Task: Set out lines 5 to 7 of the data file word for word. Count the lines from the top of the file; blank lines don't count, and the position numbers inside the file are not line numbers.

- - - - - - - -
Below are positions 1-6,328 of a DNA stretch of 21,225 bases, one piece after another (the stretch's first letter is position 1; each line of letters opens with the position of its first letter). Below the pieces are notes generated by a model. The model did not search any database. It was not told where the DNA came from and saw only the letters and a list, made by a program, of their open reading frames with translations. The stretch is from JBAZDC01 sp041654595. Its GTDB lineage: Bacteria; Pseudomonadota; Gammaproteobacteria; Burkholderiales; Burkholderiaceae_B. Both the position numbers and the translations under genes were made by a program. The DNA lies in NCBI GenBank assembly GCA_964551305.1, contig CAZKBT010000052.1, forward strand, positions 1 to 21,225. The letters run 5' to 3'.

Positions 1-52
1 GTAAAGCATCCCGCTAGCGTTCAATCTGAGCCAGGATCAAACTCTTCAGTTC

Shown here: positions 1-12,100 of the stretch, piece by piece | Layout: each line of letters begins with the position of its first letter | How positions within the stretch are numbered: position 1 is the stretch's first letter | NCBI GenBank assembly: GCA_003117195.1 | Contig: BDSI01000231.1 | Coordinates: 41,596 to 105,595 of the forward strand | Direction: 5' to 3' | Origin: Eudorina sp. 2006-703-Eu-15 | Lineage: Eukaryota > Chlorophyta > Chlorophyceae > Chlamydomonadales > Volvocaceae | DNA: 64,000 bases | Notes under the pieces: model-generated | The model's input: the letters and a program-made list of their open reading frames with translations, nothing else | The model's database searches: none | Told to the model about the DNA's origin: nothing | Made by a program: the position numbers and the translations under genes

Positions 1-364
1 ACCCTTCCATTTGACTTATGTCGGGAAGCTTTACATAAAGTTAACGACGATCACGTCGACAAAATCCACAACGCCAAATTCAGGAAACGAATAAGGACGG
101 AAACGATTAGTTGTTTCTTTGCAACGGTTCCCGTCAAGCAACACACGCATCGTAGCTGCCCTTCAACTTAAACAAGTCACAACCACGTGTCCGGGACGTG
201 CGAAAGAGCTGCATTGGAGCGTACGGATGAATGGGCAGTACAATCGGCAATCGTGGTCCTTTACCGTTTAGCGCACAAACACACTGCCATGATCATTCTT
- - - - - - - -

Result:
Positions 1-364
1 ACCCTTCCATTTGACTTATGTCGGGAAGCTTTACATAAAGTTAACGACGATCACGTCGACAAAATCCACAACGCCAAATTCAGGAAACGAATAAGGACGG
101 AAACGATTAGTTGTTTCTTTGCAACGGTTCCCGTCAAGCAACACACGCATCGTAGCTGCCCTTCAACTTAAACAAGTCACAACCACGTGTCCGGGACGTG